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A slick, astonishingly tone-deaf apologia for minor celebrity misbehavior in the era of cancel culture, Netflix’s True Story is the sort of project that, in a different age, would have been made as a 90-minute movie and given an out-of-competition slot at Sundance just to get star Kevin Hart on the festival red carpet.
Instead, True Story, which was created by Eric Newman (Narcos), is a padded seven-episode (eight, kinda, but the first two half-hour episodes have been squished into one busy premiere) series with not nearly enough twists and turns to justify a cynical, logic-defying finale unlikely to satisfy anybody.
Airdate: Wednesday, Nov. 24
Cast: Kevin Hart, Wesley Snipes, Tawny Newsome, Will Catlett, Paul Adelstein, Theo Rossi, Ash Santos, John Ales, Chris Diamantopoulos, Billy Zane, Lauren London
Creator: Eric Newman
What justifies the show’s existence is not the dark performance from Hart that you would call “a change of pace,” except that he’s playing a version of himself. Hart is fine, but the reason to watch the show is the reminder of how embarrassingly Hollywood has undervalued Wesley Snipes for nearly two decades. Every time my fatigue with the series’ self-aggrandizement was peaking, a scene or two driven by Snipes’ effortless cool and growing vulnerability kept me going.
Hart plays Kid, a rising comic star seemingly at the top of the world. His new superhero movie is nearing a billion dollars at the box office. A sold-out stand-up tour is about to kick off in his hometown, Philadelphia. Everywhere he goes, people love him.
Not everything is perfect for Kid, mind you. He’s a recovering addict going through a very public divorce, and any return to Philadelphia means a reunion with his older brother, Carlton (Snipes), who brings trouble and escalating debt with him wherever he goes. Fortunately, Kid’s powerhouse team — manager Todd (Paul Adelstein), bodyguard Herschel (Will Catlett) and punch-up writer Billie (Tawny Newsome) — is experienced at cleaning up his messes. Of course, when he wakes up after a night of partying next to a dead woman, Kid is in over his head. And that’s before his attempts to address the situation introduce slimy Greek fixer Ari (an amusingly hammy Billy Zane) and his psychotic brothers (John Ales and Chris Diamantopoulos). Philly gave Kid life, but will he be able to escape the City of Brotherly Love alive?
To be clear: Despite the title of this show, Kevin Hart has never woken up in bed next to a dead woman, at least so far as we know, but he is a Philadelphia-raised movie star and arena-packing stand-up comic whose older brother led a troubled life, leading to conflict between the pair (who have long since reconciled). Kid’s problematic tweets, which suggest a parallel to Hart’s social media record, are referenced by Carlton only in oblique terms, as a “Here’s the dinky stuff people get worked up over”-style contrast to the life-and-death stakes Kid now faces. The series is, in a sense, modeled after Martin Scorsese’s After Hours — if you stripped away all of that film’s narrative economy and were left with a lot of padded moping about the travails of living under a microscope.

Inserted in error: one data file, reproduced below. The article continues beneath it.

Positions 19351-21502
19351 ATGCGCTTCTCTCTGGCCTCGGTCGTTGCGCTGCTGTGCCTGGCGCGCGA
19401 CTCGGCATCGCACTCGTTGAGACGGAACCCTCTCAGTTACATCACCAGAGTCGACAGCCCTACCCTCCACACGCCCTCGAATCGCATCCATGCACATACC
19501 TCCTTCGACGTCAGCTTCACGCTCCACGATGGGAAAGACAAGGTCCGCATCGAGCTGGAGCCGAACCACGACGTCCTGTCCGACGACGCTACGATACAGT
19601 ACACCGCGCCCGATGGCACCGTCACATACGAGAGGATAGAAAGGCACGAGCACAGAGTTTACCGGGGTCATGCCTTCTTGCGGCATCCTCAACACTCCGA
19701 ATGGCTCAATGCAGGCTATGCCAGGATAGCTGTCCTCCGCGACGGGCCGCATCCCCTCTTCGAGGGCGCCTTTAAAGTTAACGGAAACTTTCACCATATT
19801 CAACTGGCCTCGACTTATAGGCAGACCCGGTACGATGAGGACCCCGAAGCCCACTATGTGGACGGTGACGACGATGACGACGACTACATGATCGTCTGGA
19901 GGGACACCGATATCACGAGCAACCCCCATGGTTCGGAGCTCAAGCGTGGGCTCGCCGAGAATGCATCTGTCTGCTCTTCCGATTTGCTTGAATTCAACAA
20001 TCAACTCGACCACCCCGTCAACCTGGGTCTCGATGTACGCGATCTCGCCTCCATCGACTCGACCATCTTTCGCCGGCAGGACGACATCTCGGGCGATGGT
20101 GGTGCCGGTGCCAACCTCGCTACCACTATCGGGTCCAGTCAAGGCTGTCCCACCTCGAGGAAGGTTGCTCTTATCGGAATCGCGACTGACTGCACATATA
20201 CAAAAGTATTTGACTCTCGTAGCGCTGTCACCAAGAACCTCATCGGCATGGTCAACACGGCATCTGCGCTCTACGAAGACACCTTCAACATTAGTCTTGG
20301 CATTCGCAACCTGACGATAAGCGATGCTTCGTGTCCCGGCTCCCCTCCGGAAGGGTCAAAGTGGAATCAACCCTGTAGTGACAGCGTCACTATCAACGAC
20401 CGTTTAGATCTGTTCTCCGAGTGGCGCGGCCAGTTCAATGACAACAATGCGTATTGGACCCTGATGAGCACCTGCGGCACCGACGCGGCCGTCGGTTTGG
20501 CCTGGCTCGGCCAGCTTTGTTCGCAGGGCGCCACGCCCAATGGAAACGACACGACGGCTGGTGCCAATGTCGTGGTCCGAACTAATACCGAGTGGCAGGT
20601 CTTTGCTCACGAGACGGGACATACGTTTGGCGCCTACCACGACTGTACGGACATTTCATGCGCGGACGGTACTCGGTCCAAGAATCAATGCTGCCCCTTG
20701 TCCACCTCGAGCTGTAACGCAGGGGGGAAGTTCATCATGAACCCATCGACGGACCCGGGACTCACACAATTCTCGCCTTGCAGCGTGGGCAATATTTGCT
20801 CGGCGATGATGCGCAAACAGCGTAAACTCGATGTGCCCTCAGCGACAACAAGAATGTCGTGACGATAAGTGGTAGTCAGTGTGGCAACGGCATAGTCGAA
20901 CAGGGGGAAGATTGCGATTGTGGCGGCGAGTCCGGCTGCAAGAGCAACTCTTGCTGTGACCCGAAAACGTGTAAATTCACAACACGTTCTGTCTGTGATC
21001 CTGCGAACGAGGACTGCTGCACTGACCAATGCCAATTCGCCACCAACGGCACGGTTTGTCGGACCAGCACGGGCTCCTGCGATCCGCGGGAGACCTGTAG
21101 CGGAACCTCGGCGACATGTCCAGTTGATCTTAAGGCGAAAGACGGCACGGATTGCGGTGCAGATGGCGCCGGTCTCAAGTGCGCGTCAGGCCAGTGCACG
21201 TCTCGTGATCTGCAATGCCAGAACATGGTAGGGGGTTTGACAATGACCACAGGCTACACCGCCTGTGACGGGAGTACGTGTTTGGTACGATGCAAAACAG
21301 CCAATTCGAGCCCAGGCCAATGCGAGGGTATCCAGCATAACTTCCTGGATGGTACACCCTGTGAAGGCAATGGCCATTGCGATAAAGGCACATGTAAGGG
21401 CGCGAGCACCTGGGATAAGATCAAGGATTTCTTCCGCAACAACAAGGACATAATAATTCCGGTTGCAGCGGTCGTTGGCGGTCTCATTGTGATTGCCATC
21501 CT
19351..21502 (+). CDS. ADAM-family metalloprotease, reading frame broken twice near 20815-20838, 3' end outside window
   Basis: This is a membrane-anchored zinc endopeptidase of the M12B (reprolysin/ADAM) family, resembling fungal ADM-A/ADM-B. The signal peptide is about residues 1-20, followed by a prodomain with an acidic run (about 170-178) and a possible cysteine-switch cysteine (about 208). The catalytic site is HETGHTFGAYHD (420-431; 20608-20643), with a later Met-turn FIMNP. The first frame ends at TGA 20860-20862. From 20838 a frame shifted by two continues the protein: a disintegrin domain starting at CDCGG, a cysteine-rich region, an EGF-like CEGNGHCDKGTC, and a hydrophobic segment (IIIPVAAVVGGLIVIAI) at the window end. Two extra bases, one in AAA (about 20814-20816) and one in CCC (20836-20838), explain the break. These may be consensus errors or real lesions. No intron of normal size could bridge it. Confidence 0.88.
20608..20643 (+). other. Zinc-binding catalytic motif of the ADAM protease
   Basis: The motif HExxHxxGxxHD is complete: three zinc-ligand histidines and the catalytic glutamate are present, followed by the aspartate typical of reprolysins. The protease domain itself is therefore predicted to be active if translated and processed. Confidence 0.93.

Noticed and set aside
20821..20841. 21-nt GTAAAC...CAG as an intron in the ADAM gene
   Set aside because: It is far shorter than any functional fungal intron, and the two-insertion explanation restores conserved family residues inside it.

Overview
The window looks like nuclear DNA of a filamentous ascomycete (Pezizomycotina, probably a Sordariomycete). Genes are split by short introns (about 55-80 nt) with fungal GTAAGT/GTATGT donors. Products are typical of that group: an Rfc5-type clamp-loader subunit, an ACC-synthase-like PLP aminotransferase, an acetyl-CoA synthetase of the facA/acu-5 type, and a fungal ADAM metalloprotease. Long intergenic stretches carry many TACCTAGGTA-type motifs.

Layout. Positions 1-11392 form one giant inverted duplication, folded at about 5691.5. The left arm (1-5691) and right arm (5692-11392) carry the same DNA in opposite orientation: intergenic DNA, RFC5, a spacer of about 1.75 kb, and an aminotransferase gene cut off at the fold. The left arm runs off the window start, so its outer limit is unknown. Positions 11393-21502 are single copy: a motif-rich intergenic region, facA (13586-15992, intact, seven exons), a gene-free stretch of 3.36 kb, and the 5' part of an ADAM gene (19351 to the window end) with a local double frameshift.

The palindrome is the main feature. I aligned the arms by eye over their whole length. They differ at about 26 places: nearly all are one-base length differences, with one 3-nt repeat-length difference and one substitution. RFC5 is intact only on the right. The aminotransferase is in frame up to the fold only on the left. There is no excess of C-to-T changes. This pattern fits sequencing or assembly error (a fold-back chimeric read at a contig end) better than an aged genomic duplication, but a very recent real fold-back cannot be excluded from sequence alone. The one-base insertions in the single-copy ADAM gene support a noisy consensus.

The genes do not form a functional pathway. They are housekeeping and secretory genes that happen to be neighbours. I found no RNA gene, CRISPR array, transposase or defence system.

It’s possible that Hart loves the myriad responsibilities of stardom — the annoying “team” conference calls, the banal interviews with radio DJs, the schedule-clogging photo shoots and preparatory busywork. Kid, however, hates them and whines about them for seven episodes. It’s also possible that Hart loves his fans and appreciates their devotion. Kid, however, absolutely thinks that fans are there to be unquestioning consumers, best seen through box office receipts. Fandom in True Story runs the gamut from nameless groupies (R.I.P.) to insatiable nuts (Theo Rossi, giving my second favorite performance in the show) to kids with cancer who have the decency to simply love Kid.
Remarkably, “fans” and “celebrity” still come off better in True Story than women do. While plot twists keep this from being a Very Bad Things-style story that reduces women to inconvenient corpses, the variations here range from women who want to sleep with Kid, women who have already slept with Kid, and Billie, who actually has a name, a personality and professional objectives, which may be why the show forgets about her for long stretches and can’t figure out how to make her relevant to this disturbing adventure.
But yes, being a celebrity is tough and we should all cut celebrities slack when they do little dumb things like make homophobic jokes on Twitter, because we don’t know what they’re dealing with in their lives.
If True Story has another theme, it relates to Carlton’s insecurity and his conviction that he was meant for bigger things but, instead, got stuck in Kid’s shadow. That’s a theme I can get behind because, however committed Hart is to Kid’s descent into self-inflicted misery, True Story comes to life only when Snipes is around.
There’s an alternative career path for Snipes in which Hollywood had encouraged him to follow in the dramatic vein of New Jack City, Jungle Fever and The Waterdance instead of trying with varying degrees of success to make him into an action star. Continuing a comeback that has included stealing every second of Coming 2 America and Dolemite Is My Name, Snipes finds the bleakest corners of Carlton’s wounded pride, while at the same time making him occasionally funny and frequently menacing. There’s a simmering, completely unforced tension anytime Snipes shares the screen with Catlett and Adelstein that’s more natural than any of the logic-defying contrivances driving the series.
If there’s anything true in this True Story, it’s Snipes’ ageless charisma and brooding panache. In a show about a fake star, he’s the real one.
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